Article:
“Although they have been around for decades, I have seen an increase in requests by clients to create a space to use for this purpose,” Stevens said. “I have seen entire rooms dedicated to (meditation), and I even helped a client turn a walk-in closet into a meditation space.”

The northeast portion of any room also will work well.

“A quiet space that you can darken is also preferred,” she said. “It makes it easier for some to meditate in a low-lit room.”

No matter where you decide to set up a meditation space, it should serve the purpose of enticing you to unwind, regroup and relax.

“Use shades of blue and incorporate some earth tones,” Stevens said. “Essential oils such as lavender can help with relaxation. Rosemary, lemon or peppermint can help with concentration and focus.”

Clear the area of clutter, computers and piles of to-do lists or files of work.

“It’s difficult to relax in an area that has a lot of clutter,” Stevens said. “There are several scientific studies that have been done that prove meditation can be an extremely effective way to reduce stress and cortisol (the stress hormone) production in the body. (It can) help control anxiety, improve sleep and can even help to reduce blood pressure. And those are just a few of the benefits.”

Barber sets up shop in grandfather’s old shop
Andres Dominguez’s new barber shop is filled with memories of his grandfather, who ran the El Cortez landmark for more than 30 years. (John Przybys/Las Vegas Review-Journal)
Life and times of a 90-year-old horse player
Leo Polito of Las Vegas describes meeting legendary jockey and trainer Johnny Longden on the beach at Del Mar. Mike Brunker/Las Vegas Review-Journal.
Learning the history of singing bowls
Presentation at Summerlin Library teaches residents about the history of singing bowls (Mia Sims/Las Vegas Review-Journal)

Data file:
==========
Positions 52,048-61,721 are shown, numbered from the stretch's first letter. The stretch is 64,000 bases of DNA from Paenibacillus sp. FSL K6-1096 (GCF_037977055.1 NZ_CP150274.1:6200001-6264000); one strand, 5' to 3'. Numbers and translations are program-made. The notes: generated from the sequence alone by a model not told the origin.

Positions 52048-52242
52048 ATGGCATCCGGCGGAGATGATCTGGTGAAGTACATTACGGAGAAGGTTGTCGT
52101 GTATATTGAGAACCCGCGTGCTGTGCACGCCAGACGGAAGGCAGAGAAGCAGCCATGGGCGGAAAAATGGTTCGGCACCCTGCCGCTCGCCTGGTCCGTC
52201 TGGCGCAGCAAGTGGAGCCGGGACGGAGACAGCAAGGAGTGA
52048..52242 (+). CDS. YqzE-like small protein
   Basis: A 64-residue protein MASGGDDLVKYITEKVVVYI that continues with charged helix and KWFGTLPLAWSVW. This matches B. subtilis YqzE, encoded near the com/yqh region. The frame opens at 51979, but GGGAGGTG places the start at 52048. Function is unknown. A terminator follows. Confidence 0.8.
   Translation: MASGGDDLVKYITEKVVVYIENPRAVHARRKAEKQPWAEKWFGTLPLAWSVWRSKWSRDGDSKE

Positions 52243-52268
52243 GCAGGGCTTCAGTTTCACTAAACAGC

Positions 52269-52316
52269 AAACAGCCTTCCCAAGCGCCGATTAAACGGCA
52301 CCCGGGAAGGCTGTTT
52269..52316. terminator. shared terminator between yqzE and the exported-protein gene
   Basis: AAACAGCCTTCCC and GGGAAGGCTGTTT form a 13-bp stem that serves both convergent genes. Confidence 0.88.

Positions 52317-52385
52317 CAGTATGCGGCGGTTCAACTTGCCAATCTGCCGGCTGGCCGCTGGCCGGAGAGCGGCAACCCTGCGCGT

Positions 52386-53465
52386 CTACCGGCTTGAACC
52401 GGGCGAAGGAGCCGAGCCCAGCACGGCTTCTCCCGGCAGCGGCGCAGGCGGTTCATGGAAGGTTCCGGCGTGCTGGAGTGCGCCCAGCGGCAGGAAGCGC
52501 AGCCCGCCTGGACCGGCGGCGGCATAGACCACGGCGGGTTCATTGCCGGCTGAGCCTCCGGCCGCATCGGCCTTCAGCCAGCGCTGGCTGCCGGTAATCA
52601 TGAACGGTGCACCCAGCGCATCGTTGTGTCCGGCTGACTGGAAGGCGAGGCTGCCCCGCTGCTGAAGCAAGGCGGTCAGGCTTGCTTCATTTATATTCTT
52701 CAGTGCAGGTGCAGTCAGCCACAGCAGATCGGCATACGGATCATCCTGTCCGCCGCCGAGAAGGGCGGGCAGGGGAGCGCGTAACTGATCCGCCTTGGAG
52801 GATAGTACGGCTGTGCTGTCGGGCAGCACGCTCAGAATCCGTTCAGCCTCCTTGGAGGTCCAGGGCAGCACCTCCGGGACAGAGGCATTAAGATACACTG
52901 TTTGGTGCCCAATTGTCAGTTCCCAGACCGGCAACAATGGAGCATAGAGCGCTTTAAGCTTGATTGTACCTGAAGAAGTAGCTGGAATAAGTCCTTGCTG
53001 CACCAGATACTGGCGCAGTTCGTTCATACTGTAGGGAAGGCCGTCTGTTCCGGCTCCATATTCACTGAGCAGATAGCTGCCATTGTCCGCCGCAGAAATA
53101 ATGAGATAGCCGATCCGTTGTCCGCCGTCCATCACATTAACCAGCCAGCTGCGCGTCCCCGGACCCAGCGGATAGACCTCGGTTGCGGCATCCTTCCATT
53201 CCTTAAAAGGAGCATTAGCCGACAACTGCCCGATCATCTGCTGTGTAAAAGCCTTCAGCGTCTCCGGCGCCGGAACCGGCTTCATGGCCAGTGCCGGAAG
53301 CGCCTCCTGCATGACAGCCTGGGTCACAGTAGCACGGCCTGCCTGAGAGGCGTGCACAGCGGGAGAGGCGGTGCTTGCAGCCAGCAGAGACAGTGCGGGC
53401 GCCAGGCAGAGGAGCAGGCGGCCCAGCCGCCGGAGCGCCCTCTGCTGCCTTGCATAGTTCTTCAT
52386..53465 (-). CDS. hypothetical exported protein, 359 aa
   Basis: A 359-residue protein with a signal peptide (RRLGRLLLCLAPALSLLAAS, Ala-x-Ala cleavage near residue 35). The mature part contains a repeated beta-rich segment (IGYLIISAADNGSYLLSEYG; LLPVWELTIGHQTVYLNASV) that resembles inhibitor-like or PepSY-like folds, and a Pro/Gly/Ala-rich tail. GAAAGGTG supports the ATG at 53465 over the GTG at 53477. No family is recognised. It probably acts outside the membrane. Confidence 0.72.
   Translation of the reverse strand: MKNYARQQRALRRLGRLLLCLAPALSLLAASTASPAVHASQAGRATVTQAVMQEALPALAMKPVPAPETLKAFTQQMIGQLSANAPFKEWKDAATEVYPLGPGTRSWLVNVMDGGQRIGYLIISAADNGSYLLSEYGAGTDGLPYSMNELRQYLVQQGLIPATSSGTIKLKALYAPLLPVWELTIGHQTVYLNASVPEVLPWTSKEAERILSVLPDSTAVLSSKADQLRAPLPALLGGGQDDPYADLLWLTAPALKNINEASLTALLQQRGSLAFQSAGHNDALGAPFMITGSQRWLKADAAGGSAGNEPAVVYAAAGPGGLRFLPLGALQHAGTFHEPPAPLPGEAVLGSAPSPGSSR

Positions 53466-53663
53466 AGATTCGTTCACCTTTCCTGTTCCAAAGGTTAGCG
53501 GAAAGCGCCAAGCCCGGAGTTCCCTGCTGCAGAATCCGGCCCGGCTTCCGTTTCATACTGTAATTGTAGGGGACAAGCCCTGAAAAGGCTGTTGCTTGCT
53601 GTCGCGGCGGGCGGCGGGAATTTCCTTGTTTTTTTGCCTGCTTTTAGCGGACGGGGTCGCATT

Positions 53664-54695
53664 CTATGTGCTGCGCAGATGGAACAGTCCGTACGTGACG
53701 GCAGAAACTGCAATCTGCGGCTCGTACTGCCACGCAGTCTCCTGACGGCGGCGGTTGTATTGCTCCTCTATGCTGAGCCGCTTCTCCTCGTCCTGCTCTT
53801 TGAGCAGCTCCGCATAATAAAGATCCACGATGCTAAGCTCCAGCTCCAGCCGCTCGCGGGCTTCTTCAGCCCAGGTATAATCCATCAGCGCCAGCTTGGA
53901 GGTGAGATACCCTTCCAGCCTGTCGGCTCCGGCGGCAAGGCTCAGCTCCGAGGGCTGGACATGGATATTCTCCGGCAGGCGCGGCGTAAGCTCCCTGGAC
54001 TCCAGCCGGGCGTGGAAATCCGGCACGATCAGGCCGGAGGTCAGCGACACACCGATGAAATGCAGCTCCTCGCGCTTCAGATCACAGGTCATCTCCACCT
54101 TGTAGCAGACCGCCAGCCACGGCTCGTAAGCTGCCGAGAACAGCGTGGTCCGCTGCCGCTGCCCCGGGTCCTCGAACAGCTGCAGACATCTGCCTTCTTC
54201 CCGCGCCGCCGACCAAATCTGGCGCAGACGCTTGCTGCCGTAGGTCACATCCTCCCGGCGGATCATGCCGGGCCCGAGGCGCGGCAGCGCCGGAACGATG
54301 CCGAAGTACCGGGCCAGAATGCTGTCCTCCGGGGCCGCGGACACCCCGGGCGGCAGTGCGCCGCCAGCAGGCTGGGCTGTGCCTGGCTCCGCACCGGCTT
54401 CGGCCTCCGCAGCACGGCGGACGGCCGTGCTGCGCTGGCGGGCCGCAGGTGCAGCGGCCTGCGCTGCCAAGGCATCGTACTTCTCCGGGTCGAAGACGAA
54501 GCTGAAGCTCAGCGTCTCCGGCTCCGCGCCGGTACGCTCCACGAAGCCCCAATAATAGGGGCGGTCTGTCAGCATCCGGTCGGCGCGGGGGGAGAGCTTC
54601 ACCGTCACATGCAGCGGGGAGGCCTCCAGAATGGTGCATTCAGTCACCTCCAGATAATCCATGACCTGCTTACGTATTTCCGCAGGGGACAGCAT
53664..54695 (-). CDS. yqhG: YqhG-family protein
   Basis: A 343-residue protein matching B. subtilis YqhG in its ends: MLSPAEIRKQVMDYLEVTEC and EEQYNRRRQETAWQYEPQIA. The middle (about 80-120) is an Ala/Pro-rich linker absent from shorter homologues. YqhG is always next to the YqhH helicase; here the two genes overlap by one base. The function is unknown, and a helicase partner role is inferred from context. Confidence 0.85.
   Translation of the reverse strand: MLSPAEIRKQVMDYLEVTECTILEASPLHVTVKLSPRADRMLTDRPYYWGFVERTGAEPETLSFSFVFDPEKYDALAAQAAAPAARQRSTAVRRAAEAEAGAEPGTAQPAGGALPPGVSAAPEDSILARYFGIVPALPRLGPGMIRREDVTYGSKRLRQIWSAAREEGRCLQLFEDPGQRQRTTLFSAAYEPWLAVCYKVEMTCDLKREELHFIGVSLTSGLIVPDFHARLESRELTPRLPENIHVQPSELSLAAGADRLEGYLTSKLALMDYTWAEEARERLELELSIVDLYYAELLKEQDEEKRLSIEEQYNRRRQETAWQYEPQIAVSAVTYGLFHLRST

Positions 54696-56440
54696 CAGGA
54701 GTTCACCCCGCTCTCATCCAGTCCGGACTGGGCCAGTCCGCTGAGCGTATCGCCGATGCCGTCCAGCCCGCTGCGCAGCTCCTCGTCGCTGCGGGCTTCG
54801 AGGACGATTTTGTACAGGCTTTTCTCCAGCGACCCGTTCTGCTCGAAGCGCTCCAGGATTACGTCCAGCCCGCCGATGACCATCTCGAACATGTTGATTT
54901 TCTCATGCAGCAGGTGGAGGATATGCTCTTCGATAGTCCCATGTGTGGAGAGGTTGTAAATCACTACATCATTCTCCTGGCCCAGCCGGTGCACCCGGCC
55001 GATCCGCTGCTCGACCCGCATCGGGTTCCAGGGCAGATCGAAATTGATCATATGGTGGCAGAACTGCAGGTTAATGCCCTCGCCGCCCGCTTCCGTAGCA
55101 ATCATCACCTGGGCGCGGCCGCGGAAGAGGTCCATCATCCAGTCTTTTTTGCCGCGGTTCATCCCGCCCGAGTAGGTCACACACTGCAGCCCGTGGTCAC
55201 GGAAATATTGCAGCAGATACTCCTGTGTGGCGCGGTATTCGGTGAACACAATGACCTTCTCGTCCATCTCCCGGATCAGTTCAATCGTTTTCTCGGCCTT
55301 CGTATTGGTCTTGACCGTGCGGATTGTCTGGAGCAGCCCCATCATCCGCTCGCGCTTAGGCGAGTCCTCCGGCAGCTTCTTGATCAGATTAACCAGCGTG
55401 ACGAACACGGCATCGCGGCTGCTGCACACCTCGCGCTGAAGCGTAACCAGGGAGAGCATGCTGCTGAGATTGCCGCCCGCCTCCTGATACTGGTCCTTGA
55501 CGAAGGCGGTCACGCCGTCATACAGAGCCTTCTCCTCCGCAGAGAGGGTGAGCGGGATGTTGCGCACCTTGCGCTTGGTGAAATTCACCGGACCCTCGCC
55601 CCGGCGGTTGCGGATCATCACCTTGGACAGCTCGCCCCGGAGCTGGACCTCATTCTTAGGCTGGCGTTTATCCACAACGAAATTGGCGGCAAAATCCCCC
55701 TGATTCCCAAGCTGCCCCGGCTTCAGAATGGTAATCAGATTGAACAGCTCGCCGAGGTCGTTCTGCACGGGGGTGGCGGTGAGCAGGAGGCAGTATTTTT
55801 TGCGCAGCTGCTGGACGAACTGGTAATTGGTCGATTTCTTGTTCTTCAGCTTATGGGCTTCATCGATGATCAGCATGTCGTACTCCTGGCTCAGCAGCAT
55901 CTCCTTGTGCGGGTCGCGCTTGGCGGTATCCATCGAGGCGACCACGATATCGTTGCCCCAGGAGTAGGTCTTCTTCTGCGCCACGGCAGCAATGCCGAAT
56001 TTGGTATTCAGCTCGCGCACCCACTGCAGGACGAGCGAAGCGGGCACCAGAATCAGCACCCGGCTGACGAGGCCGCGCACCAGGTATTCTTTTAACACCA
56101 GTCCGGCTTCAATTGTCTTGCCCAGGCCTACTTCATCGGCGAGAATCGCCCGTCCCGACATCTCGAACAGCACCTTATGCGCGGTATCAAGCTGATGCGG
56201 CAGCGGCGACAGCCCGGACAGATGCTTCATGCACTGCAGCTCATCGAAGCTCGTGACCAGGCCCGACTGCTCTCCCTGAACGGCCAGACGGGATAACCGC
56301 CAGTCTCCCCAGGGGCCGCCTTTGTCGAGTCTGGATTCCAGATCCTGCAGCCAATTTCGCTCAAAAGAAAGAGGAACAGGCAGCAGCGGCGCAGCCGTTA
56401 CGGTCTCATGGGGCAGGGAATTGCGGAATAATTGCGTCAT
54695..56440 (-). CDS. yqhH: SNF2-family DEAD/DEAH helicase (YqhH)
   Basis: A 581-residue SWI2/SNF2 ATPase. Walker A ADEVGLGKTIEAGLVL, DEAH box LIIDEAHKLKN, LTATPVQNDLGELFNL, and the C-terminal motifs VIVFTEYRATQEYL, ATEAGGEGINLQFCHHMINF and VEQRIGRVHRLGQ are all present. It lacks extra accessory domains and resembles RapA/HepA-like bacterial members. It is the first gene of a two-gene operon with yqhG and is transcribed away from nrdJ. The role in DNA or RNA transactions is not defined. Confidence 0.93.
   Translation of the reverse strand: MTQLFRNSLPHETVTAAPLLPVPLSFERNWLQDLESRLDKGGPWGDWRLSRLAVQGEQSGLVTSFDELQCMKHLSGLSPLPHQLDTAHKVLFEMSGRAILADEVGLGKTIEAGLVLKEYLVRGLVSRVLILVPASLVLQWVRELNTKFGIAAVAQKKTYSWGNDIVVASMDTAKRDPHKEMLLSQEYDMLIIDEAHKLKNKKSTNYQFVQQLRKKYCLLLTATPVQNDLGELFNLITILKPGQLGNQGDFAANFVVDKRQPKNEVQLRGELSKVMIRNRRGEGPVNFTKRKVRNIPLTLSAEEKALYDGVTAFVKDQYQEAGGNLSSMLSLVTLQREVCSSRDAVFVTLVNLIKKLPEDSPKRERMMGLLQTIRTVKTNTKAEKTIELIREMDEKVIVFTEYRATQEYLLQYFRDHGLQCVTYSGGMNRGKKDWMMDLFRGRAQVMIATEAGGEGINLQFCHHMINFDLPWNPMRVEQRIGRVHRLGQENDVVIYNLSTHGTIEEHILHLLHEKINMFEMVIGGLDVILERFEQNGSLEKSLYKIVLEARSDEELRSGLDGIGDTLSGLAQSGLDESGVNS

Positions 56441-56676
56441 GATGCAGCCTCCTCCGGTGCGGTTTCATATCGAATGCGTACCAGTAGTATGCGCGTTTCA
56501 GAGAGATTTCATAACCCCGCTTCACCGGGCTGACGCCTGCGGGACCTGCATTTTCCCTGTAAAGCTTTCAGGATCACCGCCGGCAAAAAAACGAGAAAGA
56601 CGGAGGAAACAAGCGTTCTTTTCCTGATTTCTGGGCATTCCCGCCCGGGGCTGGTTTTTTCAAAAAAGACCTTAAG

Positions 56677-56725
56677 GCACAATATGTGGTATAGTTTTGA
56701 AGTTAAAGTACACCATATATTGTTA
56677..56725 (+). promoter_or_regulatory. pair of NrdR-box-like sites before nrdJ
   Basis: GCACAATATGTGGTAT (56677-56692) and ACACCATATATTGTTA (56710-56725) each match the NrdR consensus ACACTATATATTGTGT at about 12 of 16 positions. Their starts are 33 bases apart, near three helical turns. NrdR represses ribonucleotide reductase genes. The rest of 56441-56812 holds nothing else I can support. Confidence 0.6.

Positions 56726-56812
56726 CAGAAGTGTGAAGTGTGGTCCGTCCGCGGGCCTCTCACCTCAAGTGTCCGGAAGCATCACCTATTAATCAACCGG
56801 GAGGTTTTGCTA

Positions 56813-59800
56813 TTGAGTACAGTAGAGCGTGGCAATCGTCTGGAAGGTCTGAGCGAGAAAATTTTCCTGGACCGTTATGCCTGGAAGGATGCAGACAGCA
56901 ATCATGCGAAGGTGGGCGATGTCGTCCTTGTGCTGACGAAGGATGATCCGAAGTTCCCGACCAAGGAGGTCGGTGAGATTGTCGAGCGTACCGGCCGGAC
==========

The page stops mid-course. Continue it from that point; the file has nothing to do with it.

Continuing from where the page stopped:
Learning live-saving techniques in Stop the Bleed class
Leslie Shaffer, an AMR paramedic, shows how to control bleeding during a Stop the Bleed course at the Summerlin Library. The class is designed to teach anyone how to control and stop life-threatening bleeding. (Mia Sims/Las Vegas Review-Journal)
Vicki Richardson speaks about on the power of art
Artist and arts advocate Vicki Richardson talks about the power of art to inspire and challenge. (John Przybys/Las Vegas Review-Journal)
DressCoders pairs tech with haute couture
DressCoders is a startup focused on haute couture garments. The company uses illuminated thread that is washable and can be sewn right into the fabric. (Mat Luschek/Las Vegas Review-Journal)
CES 2019: Brava infrared oven
In cooking with the Brava infrared oven,there’s no preheating. the bulbs can reach 500 degrees in less than a second. (Heidi Knapp Rinella/Las Vegas Review-Journal)
Sinks Merge Style And Utility
Study could determine cause of Alzheimer’s, Parkinson’s diseases
Dr. Aaron Ritter, director of clinical trials at the Cleveland Clinic Lou Ruvo Center for Brain Health, discusses his research on how inflammation in the brain impacts Alzheimer’s and Parkinson’s diseases. (Jessie Bekker/Las Vegas Review-Journal)
Holocaust survivors talk about tragedy and friendship
Janos Strauss and Alexander Kuechel share their perspectives on life. (John Przybys/Las Vegas Review-Journal)
'Siegel Cares' Santa delivers toys to kids at Siegel Suites in Las Vegas
Siegel Cares, the charitable wing of The Siegel Group, delivered toys to families at their apartment complexes in Las Vegas. (K.M. Cannon/Las Vegas Review-Journal)
Revisiting “Christ the King” sculpture
A longtime admirer of the sculpture at Christ the King Catholic Community in Las Vegas shares her perspective. (Bizuayehu Tesfaye/Las Vegas Review-Journal @bizutesfaye)
Henderson couple adds another school to their generosity
Bob and Sandy Ellis of Henderson, who donate to several Clark County School District schools, have added Matt Kelly Elementary in Las Vegas to their list of schools where every student gets new shoes, socks and a toy. (K.M. Cannon/Las Vegas Review-Journal)
Terry Fator Christmas House
Arguably better than a hotel holiday display, is Terry and Angie Fator's home located in southwest Las Vegas.
UNLV Winter Graduation Packs Thomas & Mack